A medical student with white skin is about to describe a patient newly admitted to the hospital to her attending physician. She will start by giving the patient’s age and sex (“A 58-year-old man was admitted to the hospital last night after presenting to the emergency department with slurred speech and weakness in his left arm and leg”). Should she also mention in this opening statement that the patient is a “58-year-old Black man?”
To think she should would be to assume that race is a fundamentally biological trait that is embedded in a person’s genetic makeup (the genome) and inherited from the previous generation. Here we see a complicated apparent paradox.
One the one hand, scientists tell us, based on substantial research, that race is really a social construct and has very little if any biological meaning. On the other hand, there is serious interest lately in the notion that ethnic minorities should be included in higher proportions in research studies because we should not assume that Black, Latinx, and white people will all respond similarly to different medical interventions. That sounds as if there must be a biology somewhere involved in race. How we work out this apparent paradox is critical if we are to begin to undo centuries of healthcare discrimination and abuse of ethnic and racial minorities in the United States.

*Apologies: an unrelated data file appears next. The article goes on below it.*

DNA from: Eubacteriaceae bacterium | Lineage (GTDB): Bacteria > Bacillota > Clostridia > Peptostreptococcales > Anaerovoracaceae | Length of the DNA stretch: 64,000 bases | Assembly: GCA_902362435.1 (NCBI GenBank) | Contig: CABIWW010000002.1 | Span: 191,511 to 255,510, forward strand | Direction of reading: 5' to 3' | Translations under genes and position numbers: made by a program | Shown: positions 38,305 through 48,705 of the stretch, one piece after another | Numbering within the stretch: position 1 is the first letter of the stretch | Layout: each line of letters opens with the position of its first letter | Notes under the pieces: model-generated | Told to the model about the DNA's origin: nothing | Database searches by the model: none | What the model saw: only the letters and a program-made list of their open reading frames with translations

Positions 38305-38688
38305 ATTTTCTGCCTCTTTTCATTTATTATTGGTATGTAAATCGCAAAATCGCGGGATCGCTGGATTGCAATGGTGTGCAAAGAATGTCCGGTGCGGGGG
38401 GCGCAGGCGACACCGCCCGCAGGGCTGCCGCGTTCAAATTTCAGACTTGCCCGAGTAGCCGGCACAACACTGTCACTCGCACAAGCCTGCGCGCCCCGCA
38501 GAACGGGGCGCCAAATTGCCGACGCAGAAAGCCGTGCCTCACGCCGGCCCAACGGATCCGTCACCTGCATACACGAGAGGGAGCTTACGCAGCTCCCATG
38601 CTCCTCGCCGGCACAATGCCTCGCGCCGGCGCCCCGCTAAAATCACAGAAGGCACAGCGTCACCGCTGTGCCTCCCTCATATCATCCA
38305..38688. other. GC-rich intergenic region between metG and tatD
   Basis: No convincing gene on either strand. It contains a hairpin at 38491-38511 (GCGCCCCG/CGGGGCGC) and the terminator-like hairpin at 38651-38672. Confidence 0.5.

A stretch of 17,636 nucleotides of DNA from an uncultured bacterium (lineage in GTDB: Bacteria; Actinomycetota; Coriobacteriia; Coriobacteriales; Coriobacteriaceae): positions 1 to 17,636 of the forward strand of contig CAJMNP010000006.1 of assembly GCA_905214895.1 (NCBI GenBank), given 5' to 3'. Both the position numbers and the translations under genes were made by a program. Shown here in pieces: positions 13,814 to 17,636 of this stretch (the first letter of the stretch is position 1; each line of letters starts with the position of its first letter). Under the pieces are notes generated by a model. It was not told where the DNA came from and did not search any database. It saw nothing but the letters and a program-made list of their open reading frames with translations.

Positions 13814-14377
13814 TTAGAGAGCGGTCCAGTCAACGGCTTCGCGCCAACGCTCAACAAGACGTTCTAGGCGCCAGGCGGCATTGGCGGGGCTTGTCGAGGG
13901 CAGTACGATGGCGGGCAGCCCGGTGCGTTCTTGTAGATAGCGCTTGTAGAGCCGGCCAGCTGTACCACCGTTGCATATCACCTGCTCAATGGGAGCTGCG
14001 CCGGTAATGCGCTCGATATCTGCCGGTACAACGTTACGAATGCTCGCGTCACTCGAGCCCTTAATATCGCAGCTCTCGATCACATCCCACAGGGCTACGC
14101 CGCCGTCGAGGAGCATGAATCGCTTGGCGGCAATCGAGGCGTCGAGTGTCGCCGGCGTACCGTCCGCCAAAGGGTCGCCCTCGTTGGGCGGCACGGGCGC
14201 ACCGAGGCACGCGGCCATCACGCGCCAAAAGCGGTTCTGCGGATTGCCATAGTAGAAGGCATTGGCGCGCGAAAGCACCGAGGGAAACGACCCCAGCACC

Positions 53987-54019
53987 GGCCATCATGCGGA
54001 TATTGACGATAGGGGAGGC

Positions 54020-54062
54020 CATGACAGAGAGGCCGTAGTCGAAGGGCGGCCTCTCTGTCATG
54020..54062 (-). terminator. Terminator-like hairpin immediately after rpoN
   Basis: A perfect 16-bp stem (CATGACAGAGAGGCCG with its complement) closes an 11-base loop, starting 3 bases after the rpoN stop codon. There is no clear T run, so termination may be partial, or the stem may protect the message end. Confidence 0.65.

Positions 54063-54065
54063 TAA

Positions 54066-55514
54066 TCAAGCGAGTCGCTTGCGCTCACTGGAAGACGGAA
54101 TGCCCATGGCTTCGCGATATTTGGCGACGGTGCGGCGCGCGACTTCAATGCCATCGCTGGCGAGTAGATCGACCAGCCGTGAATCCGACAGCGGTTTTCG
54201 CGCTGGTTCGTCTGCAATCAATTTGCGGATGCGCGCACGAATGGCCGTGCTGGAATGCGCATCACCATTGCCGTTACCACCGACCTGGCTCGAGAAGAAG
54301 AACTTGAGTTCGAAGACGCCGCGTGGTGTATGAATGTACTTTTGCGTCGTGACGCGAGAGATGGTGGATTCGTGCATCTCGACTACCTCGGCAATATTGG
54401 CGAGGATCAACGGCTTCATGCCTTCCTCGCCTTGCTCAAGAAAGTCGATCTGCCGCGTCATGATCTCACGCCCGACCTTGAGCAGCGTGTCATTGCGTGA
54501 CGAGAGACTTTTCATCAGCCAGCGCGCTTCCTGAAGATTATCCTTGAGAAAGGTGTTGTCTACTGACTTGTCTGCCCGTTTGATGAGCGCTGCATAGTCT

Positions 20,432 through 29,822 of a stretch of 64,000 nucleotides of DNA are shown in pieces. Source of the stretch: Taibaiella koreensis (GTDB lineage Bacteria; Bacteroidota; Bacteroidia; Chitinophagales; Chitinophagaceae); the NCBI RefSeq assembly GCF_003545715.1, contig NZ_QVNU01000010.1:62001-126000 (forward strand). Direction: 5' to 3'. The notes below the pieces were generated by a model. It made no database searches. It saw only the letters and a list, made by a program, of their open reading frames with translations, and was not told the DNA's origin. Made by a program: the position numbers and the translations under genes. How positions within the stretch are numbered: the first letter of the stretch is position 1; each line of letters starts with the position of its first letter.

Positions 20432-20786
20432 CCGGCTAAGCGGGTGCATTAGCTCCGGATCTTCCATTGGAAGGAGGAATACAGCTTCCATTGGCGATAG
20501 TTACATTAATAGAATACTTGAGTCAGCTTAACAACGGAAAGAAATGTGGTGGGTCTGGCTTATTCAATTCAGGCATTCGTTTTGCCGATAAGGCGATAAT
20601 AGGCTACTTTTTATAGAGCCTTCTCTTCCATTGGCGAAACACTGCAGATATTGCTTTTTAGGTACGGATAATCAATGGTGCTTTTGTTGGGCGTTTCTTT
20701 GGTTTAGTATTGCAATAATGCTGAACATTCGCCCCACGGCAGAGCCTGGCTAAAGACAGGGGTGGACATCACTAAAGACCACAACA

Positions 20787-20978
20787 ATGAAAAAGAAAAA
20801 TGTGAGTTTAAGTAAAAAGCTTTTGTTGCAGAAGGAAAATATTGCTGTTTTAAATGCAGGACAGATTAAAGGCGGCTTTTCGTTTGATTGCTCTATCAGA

The Case for Race as a Social Construct
Why do anthropologists tell us that race is not a function of biology? This is because while conventionally assigned race may be associated with some diseases (e.g. white people are more likely to have cystic fibrosis and Black people more likely to have sickle cell anemia), in these cases the relationship between race and illness is still only an association. (Black people can also have cystic fibrosis and white people also have sickle cell anemia.) If you sequenced the genome of any individual and got their complete genetic code, nucleoside by nucleoside, you would not be able to determine from this information whether they are white, Black, Asian, Latinx, or Native American (although, according to some, you may be able to determine what geographic region of the world their ancestors came from). Two people with dark skin may identify themselves as Black and two people with light skin call themselves white, but the two Black people and two white people are likely to be more genetically different from each other than either white person is from either Black person. That is, there is often more genetic diversity between two people of the same race than there is between two people of different races.
Yet in other contexts within medicine, we are actually encouraged to consider the possibility that race does entail differences that are biologically meaningful. Recently, during clinical trials of vaccines against the virus that causes COVID-19, the concern was raised that research participants should represent the same racial mix as the general population. About one-third of Americans are identified as Black, Latinx, or another group other than white, and the question raised here is whether we would know if a vaccine worked in Black or Latinx people if they weren’t included in representative numbers in the research studies. But if race is not biological and if two white people are likely to be more genetically dissimilar than a Black and a white person, why should the racial make-up of a clinical trial make any difference?